Emery-Dreifuss muscular dystrophy (EDMD) is characterized by muscular weakness and atrophy, with early joint contractures and cardiomyopathy.
Prevalence is estimated at 1 in 300,000.
The clinical triad is comprised of contractures of the Achilles, elbow and neck tendons (beginning during early childhood and worsening to result in limited joint movement), slowly progressive muscle weakness and atrophy (initially with a humeroperoneal distribution but later becoming more diffuse) and cardiac anomalies (conduction defects, rhythm disturbances and dilated cardiomyopathy) that usually manifest after age 20 and may lead to sudden death (sometimes the presenting feature of the disease) and ischemic accidents due to embolism. Disease course and severity vary between families and between patients from the same family.
Several causative genes have been identified encoding ubiquitous proteins: emerin (EMD; Xq28 and FHL1; Xq26.3) for X-linked EDMD and lamin A/C (LMNA; 1q21.2) and LUMA (TMEM43) for EDMD with autosomal transmission. Variants in SYNE1and SYNE2 were reported in EDMD-like patients. Emerin, lamin A/C and LUMA are nuclear envelope proteins. Around 45% of patients do not carry mutations in these genes suggesting other causative genes remain to be identified.
Diagnosis relies on recognition of the clinical triad (although the cardiac manifestations may be absent at onset). Muscular imagining may reveal isolated involvement of the soleus, suggestive of the initial stages of disease. For X-linked forms linked to the EMD gene, immunodetection of emerin in various tissues (muscle, lymphoblasts, skin) reveals an absence or reduction of the protein. The diagnosis can be confirmed by detection of EMD mutations. For autosomal forms and X-linked forms linked to FHL1, molecular analysis of LMNA, FHL1 and TMEM43 is the only approach for confirming the diagnosis.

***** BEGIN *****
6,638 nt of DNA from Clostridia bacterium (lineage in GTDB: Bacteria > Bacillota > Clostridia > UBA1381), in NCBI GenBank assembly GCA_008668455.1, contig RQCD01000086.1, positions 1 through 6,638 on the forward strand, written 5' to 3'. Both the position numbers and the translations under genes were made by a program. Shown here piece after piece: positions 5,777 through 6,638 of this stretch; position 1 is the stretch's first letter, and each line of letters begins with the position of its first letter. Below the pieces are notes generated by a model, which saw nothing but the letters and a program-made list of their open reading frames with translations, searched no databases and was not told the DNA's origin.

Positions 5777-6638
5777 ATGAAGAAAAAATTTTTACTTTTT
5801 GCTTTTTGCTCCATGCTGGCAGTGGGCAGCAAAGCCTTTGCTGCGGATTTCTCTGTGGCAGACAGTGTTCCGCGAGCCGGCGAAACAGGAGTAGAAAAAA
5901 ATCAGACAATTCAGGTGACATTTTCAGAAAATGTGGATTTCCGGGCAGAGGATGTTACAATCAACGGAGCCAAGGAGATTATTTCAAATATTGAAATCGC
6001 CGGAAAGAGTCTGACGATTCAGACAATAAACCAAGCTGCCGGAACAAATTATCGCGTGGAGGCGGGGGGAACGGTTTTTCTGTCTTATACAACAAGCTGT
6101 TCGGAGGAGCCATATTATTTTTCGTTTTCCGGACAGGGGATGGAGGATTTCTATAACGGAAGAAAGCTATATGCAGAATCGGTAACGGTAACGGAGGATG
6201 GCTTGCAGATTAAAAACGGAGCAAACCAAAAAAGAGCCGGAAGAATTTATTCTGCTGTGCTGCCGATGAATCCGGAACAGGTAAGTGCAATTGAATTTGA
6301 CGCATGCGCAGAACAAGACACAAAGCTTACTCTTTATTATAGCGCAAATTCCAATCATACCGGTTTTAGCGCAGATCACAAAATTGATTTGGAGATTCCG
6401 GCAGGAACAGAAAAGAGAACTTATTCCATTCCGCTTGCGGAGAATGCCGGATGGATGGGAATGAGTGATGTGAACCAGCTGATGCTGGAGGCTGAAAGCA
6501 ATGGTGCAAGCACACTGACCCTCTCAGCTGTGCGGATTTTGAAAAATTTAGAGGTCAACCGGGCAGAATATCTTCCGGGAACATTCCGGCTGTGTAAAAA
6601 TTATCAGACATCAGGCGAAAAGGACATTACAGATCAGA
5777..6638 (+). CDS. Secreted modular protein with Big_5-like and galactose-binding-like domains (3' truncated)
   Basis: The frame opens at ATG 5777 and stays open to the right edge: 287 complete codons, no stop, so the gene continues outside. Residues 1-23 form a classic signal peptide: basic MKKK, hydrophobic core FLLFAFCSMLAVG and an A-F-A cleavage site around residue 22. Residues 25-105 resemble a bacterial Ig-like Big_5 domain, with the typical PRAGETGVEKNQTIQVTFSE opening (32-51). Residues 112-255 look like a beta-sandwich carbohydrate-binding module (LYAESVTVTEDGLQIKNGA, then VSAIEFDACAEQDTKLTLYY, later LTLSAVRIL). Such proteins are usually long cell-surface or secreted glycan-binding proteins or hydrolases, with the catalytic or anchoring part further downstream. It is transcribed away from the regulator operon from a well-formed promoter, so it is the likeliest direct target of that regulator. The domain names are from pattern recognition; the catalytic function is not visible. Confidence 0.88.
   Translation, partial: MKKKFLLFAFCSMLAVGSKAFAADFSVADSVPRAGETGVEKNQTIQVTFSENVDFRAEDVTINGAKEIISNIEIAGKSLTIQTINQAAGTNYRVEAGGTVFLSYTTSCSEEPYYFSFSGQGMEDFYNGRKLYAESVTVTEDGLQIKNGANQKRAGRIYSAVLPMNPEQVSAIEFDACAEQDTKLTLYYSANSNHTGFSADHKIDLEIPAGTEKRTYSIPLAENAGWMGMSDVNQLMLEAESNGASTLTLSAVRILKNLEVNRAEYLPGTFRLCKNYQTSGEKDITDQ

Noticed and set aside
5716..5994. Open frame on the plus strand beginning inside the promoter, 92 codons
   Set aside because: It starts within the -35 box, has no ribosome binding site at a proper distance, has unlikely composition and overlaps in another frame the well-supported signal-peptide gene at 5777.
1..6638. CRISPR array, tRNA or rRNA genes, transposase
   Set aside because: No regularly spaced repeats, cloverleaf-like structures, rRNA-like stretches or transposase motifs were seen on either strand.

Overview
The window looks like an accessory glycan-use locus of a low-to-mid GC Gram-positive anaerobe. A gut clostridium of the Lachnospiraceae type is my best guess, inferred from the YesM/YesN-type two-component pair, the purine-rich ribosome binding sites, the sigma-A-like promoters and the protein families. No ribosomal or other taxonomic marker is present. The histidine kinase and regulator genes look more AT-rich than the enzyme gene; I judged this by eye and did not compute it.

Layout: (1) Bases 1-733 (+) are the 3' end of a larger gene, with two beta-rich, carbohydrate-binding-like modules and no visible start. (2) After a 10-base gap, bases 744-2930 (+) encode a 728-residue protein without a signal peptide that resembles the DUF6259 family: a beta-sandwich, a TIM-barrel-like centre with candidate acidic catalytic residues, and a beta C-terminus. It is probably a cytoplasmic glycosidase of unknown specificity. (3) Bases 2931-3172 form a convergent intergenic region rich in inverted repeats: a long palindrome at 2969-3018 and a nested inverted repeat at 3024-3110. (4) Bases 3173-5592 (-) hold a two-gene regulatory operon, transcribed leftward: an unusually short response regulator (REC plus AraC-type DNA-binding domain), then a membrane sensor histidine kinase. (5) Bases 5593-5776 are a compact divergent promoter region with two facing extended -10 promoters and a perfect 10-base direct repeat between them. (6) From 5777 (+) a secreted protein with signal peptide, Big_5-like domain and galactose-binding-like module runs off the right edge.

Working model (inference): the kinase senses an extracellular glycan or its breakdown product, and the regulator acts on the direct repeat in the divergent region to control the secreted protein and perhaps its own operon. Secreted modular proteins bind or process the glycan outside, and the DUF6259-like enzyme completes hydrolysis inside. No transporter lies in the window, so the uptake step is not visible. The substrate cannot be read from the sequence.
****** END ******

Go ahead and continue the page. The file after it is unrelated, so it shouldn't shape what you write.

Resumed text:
The main differential diagnoses include other forms of myopathy with joint contractures, with or without cardiac involvement (Bethlem myopathy, SEPN1 and FKRP-related myopathies); the desmin-related myopathies; proximal myotonic myopathy; and certain forms of LGMD with cardiac involvement (see these terms).
Prenatal diagnosis is possible when the causative mutation is known.
Several modes of transmission have been reported: X-linked and autosomal dominant or recessive. Genetic counselling depends on the mode of transmission and on whether the mutation has been identified.
Management should include orthopaedic measures (orthopaedic apparatus, surgery for the Achilles tendon contractures and scoliosis), treatment of the cardiac disease: anti-arrhythmic agents including beta-blockers, diuretics, ACE inhibitors, cardiac implants (pacemaker, implantable cardiac defibrillator), heart transplantation in case of terminal cardiac failure and treatment of the respiratory complications (nasal ventilation, tracheostomy).
Prognosis depends on the severity of the tendon contractures, and of the cardiac and respiratory involvement. Patients with severe forms of the disease may lose the capacity to walk or require intermittent nasal ventilation.
Last update: April 2014
- Dr Rabah BEN YAOU
- Dr Gisèle BONNE